2. The article reference a study compared the VA to private health – and the VA scored better than the private. Nancy – I get that some people have had different experiences – there are plenty of anecdotal stories both for and against the VA.

    My father, who had a purple heart, received excellent care from the VA. My son is the Public Affairs Officer for the VA hospital in Iowa City, Iowa. The following is from an email response to this post from one of my admirers:

    “If you hate the government taking care of our Veterans, You are going to really hate the privatization of the government taking care of our Veterans. Because that is exactly what would happen. You are not privatizing Veteran benefits. Special interests (the Koch Brothers) want the money from the health care that Veterans receive, even though everyone who knows anything knows that would ruin the care that Veterans receive. Interestingly enough, we aren’t talking about privatizing the GI Bill, or VA Home Loans, or the National Cemetery Administration, or disability benefits, or widower and orphan care, or Homeless outreach, or any of the other major initiatives that pay the Veterans what they have earned by agreeing to die for our country. Nope, just the MRI’s and the Cat scans. That is where the money is.”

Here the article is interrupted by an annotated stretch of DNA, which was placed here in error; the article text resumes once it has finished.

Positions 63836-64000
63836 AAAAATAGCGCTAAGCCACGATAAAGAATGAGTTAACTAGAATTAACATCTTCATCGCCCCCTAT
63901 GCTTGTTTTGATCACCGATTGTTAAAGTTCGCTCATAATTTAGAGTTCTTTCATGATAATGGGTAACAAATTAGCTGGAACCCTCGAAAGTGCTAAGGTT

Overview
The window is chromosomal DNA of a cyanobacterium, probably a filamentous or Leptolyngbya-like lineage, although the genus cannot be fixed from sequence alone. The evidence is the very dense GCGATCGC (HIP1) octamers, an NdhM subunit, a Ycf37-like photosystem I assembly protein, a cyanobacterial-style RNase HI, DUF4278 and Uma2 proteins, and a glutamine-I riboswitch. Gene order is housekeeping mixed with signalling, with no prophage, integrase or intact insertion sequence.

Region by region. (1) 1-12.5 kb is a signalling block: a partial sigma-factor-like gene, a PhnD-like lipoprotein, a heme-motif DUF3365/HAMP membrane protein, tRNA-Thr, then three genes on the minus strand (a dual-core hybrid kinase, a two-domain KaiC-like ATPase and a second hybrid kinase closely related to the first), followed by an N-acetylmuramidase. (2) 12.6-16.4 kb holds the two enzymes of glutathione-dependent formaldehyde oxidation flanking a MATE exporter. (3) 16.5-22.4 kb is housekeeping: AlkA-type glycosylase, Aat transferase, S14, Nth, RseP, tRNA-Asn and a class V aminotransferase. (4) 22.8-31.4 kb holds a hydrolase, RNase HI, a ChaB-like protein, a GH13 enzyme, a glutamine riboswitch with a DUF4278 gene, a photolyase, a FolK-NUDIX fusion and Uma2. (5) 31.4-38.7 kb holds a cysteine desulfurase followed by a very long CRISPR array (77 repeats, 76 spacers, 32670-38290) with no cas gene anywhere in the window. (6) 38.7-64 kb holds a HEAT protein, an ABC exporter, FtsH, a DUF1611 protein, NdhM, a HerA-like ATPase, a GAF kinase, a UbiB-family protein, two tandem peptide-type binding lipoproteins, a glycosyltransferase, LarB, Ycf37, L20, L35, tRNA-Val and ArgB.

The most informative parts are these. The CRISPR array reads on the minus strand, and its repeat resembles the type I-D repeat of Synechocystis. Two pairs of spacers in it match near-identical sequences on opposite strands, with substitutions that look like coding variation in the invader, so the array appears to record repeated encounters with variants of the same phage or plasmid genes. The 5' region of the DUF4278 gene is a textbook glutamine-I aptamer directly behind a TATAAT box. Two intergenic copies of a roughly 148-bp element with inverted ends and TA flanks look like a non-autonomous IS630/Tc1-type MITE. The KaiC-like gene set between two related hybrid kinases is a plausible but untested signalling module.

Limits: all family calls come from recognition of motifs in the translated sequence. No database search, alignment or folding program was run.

3. I personally would prefer the inadequate practices of the VA be addressed, and those corrupt individuals that have caused them, brought to justice, than to see the VA removed and privatized. We the people and the government these men and women served, owe a debt of care and allegiance to everyone of them.